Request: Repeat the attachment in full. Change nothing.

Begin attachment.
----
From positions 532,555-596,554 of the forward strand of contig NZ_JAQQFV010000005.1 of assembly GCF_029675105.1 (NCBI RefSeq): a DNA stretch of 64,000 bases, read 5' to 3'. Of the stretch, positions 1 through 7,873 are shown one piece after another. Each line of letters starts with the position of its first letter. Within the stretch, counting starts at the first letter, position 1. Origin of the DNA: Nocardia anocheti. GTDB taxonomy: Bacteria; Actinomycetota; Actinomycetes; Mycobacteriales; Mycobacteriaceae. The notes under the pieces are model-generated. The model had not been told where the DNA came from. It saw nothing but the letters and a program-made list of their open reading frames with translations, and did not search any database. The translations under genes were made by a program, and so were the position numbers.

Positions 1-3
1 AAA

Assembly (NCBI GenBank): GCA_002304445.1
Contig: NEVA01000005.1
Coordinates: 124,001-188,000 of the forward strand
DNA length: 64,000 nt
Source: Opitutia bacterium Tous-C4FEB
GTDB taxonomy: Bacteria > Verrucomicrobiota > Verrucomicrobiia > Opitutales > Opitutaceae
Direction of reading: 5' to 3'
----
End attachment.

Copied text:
From positions 532,555-596,554 of the forward strand of contig NZ_JAQQFV010000005.1 of assembly GCF_029675105.1 (NCBI RefSeq): a DNA stretch of 64,000 bases, read 5' to 3'. Of the stretch, positions 1 through 7,873 are shown one piece after another. Each line of letters starts with the position of its first letter. Within the stretch, counting starts at the first letter, position 1. Origin of the DNA: Nocardia anocheti. GTDB taxonomy: Bacteria; Actinomycetota; Actinomycetes; Mycobacteriales; Mycobacteriaceae. The notes under the pieces are model-generated. The model had not been told where the DNA came from. It saw nothing but the letters and a program-made list of their open reading frames with translations, and did not search any database. The translations under genes were made by a program, and so were the position numbers.

Positions 1-3
1 AAA

Assembly (NCBI GenBank): GCA_002304445.1
Contig: NEVA01000005.1
Coordinates: 124,001-188,000 of the forward strand
DNA length: 64,000 nt
Source: Opitutia bacterium Tous-C4FEB
GTDB taxonomy: Bacteria > Verrucomicrobiota > Verrucomicrobiia > Opitutales > Opitutaceae
Direction of reading: 5' to 3'